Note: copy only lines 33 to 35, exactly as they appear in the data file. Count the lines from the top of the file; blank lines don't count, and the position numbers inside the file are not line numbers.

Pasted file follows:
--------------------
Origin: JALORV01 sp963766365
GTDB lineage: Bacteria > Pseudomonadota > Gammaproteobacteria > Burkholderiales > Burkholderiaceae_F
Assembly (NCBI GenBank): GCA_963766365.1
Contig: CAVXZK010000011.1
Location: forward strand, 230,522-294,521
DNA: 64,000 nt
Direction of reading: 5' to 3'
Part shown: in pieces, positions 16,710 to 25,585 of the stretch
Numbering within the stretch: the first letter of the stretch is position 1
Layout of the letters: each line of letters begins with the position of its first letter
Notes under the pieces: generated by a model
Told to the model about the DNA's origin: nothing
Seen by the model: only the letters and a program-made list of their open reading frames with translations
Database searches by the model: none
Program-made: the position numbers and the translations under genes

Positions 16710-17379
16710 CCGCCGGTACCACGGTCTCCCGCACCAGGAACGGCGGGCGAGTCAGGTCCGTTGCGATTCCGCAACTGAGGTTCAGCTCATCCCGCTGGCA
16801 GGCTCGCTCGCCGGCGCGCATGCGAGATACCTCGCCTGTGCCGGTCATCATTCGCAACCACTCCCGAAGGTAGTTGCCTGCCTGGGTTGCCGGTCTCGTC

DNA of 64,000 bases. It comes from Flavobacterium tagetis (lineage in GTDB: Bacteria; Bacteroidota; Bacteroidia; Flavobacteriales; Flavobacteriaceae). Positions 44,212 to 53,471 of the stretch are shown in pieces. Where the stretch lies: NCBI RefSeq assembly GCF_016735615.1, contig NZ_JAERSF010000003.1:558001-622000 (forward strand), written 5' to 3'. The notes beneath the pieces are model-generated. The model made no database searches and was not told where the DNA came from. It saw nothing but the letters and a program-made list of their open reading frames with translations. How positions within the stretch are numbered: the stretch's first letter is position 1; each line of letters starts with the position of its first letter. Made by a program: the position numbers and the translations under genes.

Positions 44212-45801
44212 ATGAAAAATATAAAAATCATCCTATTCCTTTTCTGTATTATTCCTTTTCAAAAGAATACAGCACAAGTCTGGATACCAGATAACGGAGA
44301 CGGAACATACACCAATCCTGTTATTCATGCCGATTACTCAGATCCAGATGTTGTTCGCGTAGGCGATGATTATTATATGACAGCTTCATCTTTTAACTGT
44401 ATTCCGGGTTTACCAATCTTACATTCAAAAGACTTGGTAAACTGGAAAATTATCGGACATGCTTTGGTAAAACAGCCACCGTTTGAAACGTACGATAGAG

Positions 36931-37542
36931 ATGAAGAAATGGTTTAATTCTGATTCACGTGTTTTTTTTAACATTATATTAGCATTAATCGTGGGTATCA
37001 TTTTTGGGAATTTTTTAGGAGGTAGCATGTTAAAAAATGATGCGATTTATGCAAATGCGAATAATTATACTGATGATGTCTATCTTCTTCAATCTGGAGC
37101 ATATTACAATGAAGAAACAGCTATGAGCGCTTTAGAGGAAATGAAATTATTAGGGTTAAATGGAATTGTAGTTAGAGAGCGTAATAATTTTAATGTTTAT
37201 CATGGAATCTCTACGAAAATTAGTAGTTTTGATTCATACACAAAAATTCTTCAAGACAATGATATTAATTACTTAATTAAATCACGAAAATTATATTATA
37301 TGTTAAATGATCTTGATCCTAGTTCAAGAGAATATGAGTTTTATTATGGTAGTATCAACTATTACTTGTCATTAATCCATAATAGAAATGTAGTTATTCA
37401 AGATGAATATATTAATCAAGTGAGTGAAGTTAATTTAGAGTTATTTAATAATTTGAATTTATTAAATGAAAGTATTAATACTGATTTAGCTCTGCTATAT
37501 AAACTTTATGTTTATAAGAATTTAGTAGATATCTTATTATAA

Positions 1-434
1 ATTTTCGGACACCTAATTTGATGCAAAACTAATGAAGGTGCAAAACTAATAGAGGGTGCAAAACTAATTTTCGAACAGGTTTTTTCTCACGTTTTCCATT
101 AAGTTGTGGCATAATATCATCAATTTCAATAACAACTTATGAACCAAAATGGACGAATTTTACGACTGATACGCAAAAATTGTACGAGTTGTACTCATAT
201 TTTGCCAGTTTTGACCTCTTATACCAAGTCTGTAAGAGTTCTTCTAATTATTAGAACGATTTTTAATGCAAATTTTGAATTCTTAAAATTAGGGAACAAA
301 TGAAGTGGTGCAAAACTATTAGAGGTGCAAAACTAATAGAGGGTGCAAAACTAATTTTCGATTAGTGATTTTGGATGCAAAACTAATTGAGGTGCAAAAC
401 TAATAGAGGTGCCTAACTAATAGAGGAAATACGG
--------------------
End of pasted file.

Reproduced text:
1 ATTTTCGGACACCTAATTTGATGCAAAACTAATGAAGGTGCAAAACTAATAGAGGGTGCAAAACTAATTTTCGAACAGGTTTTTTCTCACGTTTTCCATT
101 AAGTTGTGGCATAATATCATCAATTTCAATAACAACTTATGAACCAAAATGGACGAATTTTACGACTGATACGCAAAAATTGTACGAGTTGTACTCATAT
201 TTTGCCAGTTTTGACCTCTTATACCAAGTCTGTAAGAGTTCTTCTAATTATTAGAACGATTTTTAATGCAAATTTTGAATTCTTAAAATTAGGGAACAAA